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Maintaining Your Green Card

and Eligibility for Naturalization

While Working Overseas

NOTE:  This article is intended to be a brief summary of law only, parts of which may or MAY NOT be applicable to your situation.  While an effort is made to keep this info. up-to-date and accurate, this article was not written with your situation in mind and thus DOES NOT constitute legal advice.  Only an immigration attorney, one familiar with U.S. immigration law, should counsel you in this area.

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Even after an individual has made the decision to immigrate to another country, he/she maintains a strong connection with his/her country of birth.  In addition to the social (e.g., family, friends) and cultural (e.g., language, religion) ties that continue to bind immigrants with their former home, economic forces often a play a role in maintaining a bond, as well.  Immigrants to the U.S., for example, often find - a bit ironically, perhaps - that by immigrating to this country and attaining permanent residency via a green card here, they are suddenly better able to do business with local companies in their former home land.  In addition, such immigrants’ knowledge/expertise in matters pertaining to their native country/culture, combined with their real or perceived “American outlook” on life/business, can often make them valuable to U.S. companies seeking to do business abroad.

For these and other reasons, recent U.S. immigrants often find it desirable to work and live abroad for extended periods of time, even though they have no desire to give up or lose their status as U.S. permanent residents and future eligibility to become naturalized U.S. citizens.  For such future Americans, it is vitally important to fully understand and play by the rules established for how often and how long they can remain outside the U.S. without giving up their rights as green card holders.  What follows is a brief recitation of suggested methods you can employ to work overseas, at least part of the year, while maintaining your green card and continuous residence in the U.S. for naturalization purposes.  If you have any questions about this information, or about what role an immigration attorney can play in your situation, feel free to contact us today.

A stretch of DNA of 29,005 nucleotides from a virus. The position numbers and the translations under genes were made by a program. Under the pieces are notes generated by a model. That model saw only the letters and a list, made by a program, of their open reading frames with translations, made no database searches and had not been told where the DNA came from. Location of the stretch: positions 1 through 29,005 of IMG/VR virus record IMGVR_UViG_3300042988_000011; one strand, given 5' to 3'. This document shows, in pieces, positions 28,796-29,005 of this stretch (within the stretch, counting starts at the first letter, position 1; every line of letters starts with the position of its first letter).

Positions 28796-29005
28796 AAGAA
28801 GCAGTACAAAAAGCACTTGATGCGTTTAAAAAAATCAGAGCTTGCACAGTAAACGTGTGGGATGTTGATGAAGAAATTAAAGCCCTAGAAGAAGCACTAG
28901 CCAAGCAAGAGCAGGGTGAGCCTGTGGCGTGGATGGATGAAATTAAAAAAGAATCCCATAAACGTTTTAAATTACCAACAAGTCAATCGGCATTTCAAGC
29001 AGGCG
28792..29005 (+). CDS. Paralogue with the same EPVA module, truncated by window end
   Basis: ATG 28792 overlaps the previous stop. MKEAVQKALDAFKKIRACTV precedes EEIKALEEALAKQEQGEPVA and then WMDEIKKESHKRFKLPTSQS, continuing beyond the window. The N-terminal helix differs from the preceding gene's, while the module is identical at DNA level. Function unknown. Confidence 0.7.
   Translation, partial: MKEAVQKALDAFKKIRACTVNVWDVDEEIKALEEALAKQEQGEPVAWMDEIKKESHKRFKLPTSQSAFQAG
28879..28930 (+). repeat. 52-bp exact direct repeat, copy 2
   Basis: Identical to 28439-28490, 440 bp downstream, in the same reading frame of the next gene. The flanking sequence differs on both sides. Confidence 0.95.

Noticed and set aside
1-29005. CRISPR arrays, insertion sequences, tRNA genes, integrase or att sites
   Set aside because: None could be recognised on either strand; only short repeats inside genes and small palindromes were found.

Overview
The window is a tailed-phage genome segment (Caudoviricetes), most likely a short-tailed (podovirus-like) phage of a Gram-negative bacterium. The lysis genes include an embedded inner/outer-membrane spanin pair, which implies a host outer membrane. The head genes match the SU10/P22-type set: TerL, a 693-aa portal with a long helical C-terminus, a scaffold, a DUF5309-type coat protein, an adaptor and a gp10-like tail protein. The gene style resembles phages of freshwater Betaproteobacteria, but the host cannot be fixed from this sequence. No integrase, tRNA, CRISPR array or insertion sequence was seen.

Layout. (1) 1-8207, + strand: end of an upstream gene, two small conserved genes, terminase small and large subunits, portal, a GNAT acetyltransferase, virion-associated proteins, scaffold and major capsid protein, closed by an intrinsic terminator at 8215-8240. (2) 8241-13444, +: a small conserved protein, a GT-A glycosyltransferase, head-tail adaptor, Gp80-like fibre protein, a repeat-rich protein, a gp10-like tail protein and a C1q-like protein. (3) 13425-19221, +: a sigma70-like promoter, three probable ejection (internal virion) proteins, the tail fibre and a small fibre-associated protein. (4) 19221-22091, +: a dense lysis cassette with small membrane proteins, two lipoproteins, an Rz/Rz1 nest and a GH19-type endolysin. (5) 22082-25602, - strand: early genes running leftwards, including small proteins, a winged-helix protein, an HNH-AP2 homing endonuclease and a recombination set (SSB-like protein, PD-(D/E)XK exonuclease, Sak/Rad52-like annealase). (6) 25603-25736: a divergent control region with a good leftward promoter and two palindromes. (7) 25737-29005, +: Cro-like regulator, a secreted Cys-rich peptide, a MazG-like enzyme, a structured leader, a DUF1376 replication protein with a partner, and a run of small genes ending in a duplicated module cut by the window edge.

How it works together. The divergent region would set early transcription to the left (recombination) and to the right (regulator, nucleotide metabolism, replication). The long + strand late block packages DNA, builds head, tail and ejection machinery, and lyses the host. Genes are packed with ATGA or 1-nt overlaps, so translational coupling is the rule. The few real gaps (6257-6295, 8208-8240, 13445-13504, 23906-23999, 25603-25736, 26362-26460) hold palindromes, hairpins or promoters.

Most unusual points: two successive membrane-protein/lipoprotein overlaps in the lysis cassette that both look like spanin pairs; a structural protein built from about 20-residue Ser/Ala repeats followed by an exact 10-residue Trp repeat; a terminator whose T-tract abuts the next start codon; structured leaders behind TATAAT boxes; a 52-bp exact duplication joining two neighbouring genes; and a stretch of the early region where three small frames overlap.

I.  To Maintain Your Green Card While Traveling, Living and/or Working Overseas:

 

Absolutely never be abroad for more than a year at a time!  If you remain out of the U.S. for a continuous period of a year or longer, there is a strong probability that border officials will not even allow you to re-enter the U.S., much less keep your green card, much less remain on track to attain citizenship!

II. To Maintain Continuous Residence While Abroad and Apply for U.S. Citizenship:

A.  Absolute Requirements to Avoid Problems:

1.   Intend to permanently reside in the U.S. (i.e., always declare that you intend to permanently reside in the U.S. when asked by a border official or questioned by an immigration document; of course, if you cannot honestly declare that you intend to permanently reside in the U.S., then you should not have a green card!);

2.   As stated in part I above, never stay abroad for more than a year at a time;

3.   Maintain five (5) years permanent residence in the U.S. (i.e., must be in U.S. 30 of 60 months); NOTE:  the period of continuous residence is shortened to 18 months for green card holders married to U.S. citizens.

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in this Document:

Maintaining Your Green Card While Overseas

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Maintaining Continuous U.S. Residence
While Overseas

Green Card Requirements

Green Card Suggestions

Green Card Misconceptions

v

A Sample Plan for Maintaining U.S. Permanent Residency While Overseas

v

Role of the
Immigration Attorney

See Also:

Green Card for Overseas Family Member

v

Forms Required

Permanent Residency - Spouse

Permanent Residency - Parent

v

Other Documents
Required for Green Card

Residency Status

U.S. Citizenship Status

Family Status

Marriage Status

Financial Qualifications

v

Costs of Applying for a Green Card

v

Where to File Green
Card Documents

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